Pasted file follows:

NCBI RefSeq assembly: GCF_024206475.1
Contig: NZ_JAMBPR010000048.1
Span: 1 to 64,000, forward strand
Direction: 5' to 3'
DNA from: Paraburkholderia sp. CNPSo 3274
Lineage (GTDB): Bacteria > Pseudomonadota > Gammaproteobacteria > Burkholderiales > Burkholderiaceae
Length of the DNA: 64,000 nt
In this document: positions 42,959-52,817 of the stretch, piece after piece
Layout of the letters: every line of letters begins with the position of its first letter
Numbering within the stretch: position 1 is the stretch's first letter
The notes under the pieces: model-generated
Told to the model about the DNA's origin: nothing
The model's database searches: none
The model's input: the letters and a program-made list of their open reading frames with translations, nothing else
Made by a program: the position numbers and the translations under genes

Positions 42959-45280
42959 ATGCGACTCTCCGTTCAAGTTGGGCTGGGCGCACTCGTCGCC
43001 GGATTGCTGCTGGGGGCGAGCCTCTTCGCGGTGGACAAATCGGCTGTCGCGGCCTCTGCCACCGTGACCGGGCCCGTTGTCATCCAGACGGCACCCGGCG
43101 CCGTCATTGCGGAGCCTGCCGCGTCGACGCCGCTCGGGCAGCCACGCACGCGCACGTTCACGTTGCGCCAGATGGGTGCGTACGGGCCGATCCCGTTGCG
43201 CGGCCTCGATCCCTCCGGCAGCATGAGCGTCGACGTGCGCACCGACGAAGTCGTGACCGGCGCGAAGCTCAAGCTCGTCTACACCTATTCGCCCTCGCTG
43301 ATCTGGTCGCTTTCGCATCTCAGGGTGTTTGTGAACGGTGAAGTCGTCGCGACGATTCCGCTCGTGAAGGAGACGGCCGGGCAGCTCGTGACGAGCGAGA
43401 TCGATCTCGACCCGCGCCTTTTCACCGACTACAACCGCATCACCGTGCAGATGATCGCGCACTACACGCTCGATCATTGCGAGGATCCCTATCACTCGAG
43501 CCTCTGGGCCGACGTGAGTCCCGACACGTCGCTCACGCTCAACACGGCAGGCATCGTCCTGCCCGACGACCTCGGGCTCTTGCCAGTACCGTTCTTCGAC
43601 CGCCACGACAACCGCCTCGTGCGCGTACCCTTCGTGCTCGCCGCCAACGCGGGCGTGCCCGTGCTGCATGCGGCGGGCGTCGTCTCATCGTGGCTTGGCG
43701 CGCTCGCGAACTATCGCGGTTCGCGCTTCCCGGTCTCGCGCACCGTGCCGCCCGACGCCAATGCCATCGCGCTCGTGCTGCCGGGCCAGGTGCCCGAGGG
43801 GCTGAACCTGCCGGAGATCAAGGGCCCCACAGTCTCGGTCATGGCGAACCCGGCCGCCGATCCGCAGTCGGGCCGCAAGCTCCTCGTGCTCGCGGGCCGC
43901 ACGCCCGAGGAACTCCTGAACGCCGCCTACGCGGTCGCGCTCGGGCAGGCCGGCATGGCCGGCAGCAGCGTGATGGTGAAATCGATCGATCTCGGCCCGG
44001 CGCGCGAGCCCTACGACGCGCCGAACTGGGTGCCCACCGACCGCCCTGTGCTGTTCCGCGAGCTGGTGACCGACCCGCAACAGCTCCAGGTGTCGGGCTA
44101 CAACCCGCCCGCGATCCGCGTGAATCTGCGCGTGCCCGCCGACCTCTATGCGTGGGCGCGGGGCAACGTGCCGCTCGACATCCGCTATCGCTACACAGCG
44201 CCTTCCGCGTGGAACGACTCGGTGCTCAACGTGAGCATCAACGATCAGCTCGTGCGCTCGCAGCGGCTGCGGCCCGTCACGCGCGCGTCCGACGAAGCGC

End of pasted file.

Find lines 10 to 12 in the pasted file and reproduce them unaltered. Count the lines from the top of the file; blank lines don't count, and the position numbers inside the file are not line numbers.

Numbering within the stretch: position 1 is the stretch's first letter
The notes under the pieces: model-generated
Told to the model about the DNA's origin: nothing